California hauls imaging company into courtAmeriScan's two remaining imaging centers-one in San Jose, CA, the other in Glendale, AZ-are closed. AmeriScan CEO Dr. Craig Bittner announced the closures in a letter on AmeriScan's Web
California hauls imaging company into court
AmeriScan's two remaining imaging centers-one in San Jose, CA, the other in Glendale, AZ-are closed. AmeriScan CEO Dr. Craig Bittner announced the closures in a letter on AmeriScan's Web site:
"The medical establishment and health insurance systems are still focused on treating diseases instead of preventing them. Unfortunately, the controversy and criticisms over using advanced technology for health screening have been costly to my medical practice and I have been forced to close AmeriScan's doors."
The whole-body screening company, which once had some 20 imaging facilities across the U.S. and boasted of plans to add hundreds more, now must concentrate on fending off lawsuits.
The state of California and the California Medical Board filed suit Oct. 26 accusing the company of making false statements in advertisements for its breast MR screening services. The joint filing seeks a permanent injunction against such claims, penalties of up to $2500 for each false advertisement disseminated in California, and restitution to women who believe they were misled.
The San Francisco district attorney's office and the California Medical Board had been separately investigating Bittner for several months. They joined forces after learning of their common pursuit, according to assistant D.A. June D. Cravett.
"We did not file suit without first attempting informally to get Dr. Bittner to change his advertising," Cravett said. "He was unwilling to do that, even after being contacted by my office and the California Medical Board."
Bittner could not be reached for comment.
AmeriScan had offered MRI as a screening test for women in the general population. It claimed, among other things, that the test was nearly 100% accurate, was recognized as the best method for early detection, and could be used to differentiate with nearly 100% accuracy between benign and malignant lesions, according to the complaint.
"There is absolutely no published peer-reviewed scientific literature that supports the use of MRI for general screening," Cravett said.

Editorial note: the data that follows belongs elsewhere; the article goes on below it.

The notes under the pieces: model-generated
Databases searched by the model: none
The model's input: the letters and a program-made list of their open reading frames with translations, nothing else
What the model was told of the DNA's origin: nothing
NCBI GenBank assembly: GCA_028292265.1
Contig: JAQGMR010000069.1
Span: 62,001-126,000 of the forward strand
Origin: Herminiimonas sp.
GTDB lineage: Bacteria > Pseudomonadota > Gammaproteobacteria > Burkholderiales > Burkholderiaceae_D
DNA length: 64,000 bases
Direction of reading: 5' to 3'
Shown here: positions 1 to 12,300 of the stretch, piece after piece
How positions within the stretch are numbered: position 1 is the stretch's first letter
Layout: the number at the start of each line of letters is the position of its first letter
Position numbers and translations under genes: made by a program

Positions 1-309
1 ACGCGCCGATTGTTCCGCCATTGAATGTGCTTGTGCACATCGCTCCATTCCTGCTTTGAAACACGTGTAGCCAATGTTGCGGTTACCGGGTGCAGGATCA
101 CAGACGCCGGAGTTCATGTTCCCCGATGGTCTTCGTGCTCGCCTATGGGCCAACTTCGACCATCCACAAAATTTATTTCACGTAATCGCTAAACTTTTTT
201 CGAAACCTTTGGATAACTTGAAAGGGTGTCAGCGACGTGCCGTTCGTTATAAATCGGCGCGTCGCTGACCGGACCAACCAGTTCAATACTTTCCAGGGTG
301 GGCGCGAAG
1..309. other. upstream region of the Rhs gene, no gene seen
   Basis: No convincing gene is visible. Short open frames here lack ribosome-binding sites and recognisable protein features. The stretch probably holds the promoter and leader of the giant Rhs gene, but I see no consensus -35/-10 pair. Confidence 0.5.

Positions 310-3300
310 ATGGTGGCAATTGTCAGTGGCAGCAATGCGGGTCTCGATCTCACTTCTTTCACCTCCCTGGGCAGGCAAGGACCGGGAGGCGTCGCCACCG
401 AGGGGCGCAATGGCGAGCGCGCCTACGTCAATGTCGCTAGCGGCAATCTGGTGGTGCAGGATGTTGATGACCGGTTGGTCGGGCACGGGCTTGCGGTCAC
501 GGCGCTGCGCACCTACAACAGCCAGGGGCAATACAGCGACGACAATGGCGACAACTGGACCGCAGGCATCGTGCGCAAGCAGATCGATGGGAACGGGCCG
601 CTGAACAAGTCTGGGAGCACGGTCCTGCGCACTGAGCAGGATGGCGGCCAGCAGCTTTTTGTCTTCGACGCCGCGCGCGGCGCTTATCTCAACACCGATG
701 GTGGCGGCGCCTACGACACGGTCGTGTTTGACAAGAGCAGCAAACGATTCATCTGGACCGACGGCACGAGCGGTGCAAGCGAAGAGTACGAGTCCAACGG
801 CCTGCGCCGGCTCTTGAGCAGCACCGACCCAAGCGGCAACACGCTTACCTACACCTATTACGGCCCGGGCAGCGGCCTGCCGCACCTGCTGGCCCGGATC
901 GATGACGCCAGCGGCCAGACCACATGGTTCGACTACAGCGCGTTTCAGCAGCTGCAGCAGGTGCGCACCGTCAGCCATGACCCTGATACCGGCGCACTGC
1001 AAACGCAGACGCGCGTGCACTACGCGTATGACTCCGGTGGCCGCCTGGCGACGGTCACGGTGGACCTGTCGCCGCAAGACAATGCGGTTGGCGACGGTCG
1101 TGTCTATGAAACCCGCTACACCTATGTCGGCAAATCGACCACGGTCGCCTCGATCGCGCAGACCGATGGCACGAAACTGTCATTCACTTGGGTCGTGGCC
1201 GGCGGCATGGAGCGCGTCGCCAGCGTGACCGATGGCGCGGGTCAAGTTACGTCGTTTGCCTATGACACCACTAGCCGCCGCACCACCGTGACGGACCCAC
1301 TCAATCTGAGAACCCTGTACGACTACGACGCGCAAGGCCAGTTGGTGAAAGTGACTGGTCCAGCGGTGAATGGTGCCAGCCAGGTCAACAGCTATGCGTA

The complaint also cited as false and misleading claims made by Bittner about the ineffectiveness of conventional mammography-that it misses two out of three breast cancers; misses more breast cancer than it finds; and will mistake benign tissue as possible cancer in four out of five cases, leading to over 500,000 unnecessary biopsies every year.
Neither Cravett nor Candis Cohen, information officer for the California Medical Board, would say whether the investigation was sparked by specific complaints from the public. But Cohen said that the mission of the medical board is to protect the consumer.
"Women who need early diagnostic protection may be at risk by not getting the most appropriate test, and that is a mammogram, not an MRI," she said. "By filing this suit, we found the most aggressive and efficient way to attempt to compel Dr. Bittner and AmeriScan to stop their false and misleading advertising."
Despite the spate of center closings, the D.A.'s office is concerned with Bittner's recent attempts to sell franchises. The AmeriScan business model is based on false and misleading information to get customers in the door, Cravett said.
"To the extent that Bittner is going to be reinventing his company as a franchise business, we want to make sure there is a permanent injunction in place to prevent this type of advertising from being a part of that business model," she said.
The American College of Radiology has supported the investigation by California officials by supplying names of eminent breast imagers, according to ACR general counsel William F. Shields. The San Francisco D.A.'s office has relied on these experts and others in putting the case together, Cravett said.
The ACR in August filed a similar complaint with the Federal Trade Commission over AmeriScan's misleading advertising, Shields said.
On his Web site, Bittner maintained that his actions were aboveboard.
"My only fault is to be the voice for medical science," he wrote.